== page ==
Trails of Discovery Equine Assisted Therapy
A group (or individual) facilitated therapy-based programme, using horses to develop new skills and identify needs with regards to their feelings, emotions and abilities.
Type of intervention
Group work, individual work
Target groups, level of prevention and subgroups
- (Potential) Offenders | Secondary and tertiary prevention | Young People (12-17 years), Young Adults (18-20 years), Adults (21+ years) | Male and female | Group work, individual work | English
- Children and Young People (Victims) | Tertiary prevention | Young People (12-17 years), Young Adults (18-20 years), Adults (21+ years) | Male and female | Group work, individual work | English
Children, adolescents and adults from the Australian, Aboriginal, Torres Strait and South Sea Islander and other non-English speaking backgrounds, who have experienced sexual violence, who display sexualised or sexually abusive behaviours and who have experienced physical, emotional and domestic abuse. Some children and adolescents have been subjected to statutory intervention and live in more or less stable foster homes, away from their families.
Phoenix House, Queensland, Australia.
Mode and context of delivery
A group work or individual equine facilitated therapy-based programme.
Level/nature of staff expertise required
Staff require a tertiary qualification in mental health, counselling, psychology or social work, for the mental health component. They undergo ongoing specialist training in the fields of equine assisted therapy and equine facilitated growth and learning and are required to be a member or associate member of one of the Equine Facilitated Therapy Associations, such as EAGALA (see below) or EPONA. Facilitators conduct ongoing empirical research into the benefits of Equine Assisted Therapy (EAT) and participate in training programmes with international experts in the field. Both the equine specialist and mental health workers have thorough training in horsemanship.
Intensity/extent of engagement with target group(s)
A group would typically have six to seven participants and would comprise nine to 10 sessions per school term, per group. There can be up to four groups running each school term.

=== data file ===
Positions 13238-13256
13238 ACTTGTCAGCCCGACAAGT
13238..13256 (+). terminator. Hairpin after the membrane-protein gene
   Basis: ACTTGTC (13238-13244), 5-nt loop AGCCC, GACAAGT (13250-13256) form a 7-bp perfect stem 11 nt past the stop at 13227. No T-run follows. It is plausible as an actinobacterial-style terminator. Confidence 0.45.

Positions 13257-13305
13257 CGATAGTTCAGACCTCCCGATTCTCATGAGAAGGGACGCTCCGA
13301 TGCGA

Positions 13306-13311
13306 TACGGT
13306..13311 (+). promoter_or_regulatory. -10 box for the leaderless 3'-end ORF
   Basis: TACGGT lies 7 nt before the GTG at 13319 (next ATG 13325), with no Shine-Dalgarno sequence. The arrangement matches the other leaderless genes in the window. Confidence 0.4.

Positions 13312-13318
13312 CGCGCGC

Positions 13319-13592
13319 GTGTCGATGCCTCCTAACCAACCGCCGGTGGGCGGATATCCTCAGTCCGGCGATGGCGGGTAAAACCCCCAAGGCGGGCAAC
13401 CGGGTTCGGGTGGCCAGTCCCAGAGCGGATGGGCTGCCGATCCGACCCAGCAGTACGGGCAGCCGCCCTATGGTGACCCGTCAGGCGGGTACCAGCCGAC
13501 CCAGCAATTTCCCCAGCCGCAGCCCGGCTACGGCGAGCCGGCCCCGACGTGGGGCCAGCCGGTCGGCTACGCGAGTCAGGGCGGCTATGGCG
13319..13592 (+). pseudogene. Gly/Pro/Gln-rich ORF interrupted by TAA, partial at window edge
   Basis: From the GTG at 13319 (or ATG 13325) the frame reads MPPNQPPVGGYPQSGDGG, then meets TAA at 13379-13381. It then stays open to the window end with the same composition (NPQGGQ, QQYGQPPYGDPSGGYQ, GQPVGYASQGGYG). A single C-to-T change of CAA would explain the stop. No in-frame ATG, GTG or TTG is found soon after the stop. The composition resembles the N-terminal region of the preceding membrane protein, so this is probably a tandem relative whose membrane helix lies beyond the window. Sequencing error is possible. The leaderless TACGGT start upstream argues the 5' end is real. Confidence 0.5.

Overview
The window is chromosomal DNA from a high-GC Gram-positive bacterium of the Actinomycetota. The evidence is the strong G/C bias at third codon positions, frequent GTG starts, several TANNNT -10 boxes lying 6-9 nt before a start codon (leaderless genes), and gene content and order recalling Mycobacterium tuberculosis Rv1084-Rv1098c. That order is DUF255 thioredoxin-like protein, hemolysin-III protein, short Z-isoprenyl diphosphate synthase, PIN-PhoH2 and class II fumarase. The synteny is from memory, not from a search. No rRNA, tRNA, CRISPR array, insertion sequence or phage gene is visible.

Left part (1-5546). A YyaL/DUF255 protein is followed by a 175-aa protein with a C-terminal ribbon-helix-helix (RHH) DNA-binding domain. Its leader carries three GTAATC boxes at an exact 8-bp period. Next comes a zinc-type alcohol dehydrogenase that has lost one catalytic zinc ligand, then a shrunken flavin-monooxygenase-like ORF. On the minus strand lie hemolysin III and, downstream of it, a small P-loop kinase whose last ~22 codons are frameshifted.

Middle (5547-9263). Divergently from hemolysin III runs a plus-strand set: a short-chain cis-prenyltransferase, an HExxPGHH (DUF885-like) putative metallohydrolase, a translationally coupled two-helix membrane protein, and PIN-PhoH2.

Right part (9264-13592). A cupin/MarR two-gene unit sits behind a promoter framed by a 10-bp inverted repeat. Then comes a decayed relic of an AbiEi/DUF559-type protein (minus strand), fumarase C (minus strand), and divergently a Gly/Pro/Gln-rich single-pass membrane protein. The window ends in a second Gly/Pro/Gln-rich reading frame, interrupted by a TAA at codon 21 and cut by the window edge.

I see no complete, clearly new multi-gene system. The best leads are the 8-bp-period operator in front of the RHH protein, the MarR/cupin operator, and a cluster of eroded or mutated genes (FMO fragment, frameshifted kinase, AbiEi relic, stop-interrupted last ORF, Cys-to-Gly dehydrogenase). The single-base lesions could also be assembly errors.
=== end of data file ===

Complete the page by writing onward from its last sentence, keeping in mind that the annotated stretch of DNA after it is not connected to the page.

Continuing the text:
Description of intervention
This programme has a modular structure. It is dynamic and is designed to respond to individual issues that may arise during the session. Horses as co-facilitators can create powerful metaphors for the clients to relate to and utilise in their everyday lives. Models used during the therapy are wide ranging and include the Foundation Horsemanship model and the EAGALA model (the Mindfulness/Awareness and Authenticity model).
The EAGALA Model (Equine Assisted Psychotherapy and Learning) incorporates horses experientially for emotional growth and learning. It is a collaborative effort between a therapist and a horse professional, working with clients and horses to address treatment goals. The Trails of Discovery programme is based on a combination of the EAGALA Model, the principles of Foundation Horsemanship and the principles of Personal Growth and Awareness. The Horsemanship component teaches positive, safe interaction between participants and horses. It enhances self-awareness, boundaries, non-verbal communication and responsibility for one’s actions. The EAGALA and Personal Growth and Learning components involve activities with horses which require individuals to develop healthy boundaries, assertiveness, creative thinking, problem-solving skills, teamwork, trust and attitude. Mindfulness and awareness play a significant role in the therapeutic approach. All activities are ground-based and there is no riding involved.